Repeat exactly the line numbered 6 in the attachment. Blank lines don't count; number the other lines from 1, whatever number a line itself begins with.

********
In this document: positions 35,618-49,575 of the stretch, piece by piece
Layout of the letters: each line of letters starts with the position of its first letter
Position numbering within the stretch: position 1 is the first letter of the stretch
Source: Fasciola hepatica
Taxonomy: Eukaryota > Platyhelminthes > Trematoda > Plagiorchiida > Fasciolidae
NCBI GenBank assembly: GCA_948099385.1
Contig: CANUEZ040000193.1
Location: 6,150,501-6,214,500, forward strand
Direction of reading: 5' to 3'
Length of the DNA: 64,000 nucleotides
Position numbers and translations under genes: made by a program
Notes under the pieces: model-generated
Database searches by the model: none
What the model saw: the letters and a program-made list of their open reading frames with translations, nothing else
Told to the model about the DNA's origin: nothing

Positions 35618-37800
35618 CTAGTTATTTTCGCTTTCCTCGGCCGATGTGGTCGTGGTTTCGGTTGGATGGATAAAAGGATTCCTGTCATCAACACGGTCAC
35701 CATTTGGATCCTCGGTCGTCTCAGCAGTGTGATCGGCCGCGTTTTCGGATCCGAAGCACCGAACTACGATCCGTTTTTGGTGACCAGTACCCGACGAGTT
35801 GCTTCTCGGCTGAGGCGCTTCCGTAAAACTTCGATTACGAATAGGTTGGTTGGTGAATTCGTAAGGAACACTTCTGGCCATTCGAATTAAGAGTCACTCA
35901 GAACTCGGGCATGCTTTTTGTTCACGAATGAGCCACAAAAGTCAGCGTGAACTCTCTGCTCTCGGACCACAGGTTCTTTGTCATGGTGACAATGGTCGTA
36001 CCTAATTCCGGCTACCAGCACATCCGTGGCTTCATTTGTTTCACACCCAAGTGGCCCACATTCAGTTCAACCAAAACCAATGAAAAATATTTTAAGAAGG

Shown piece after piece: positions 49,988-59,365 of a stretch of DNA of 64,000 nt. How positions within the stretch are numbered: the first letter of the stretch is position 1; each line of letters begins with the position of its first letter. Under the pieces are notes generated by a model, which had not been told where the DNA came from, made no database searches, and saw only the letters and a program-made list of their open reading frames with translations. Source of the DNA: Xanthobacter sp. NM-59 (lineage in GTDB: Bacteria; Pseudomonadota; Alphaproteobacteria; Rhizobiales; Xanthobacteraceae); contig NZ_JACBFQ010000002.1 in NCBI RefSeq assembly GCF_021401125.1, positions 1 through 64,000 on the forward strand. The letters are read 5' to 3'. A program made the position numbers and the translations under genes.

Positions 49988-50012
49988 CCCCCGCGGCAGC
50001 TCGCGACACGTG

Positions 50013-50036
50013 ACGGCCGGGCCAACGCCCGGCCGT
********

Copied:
NCBI GenBank assembly: GCA_948099385.1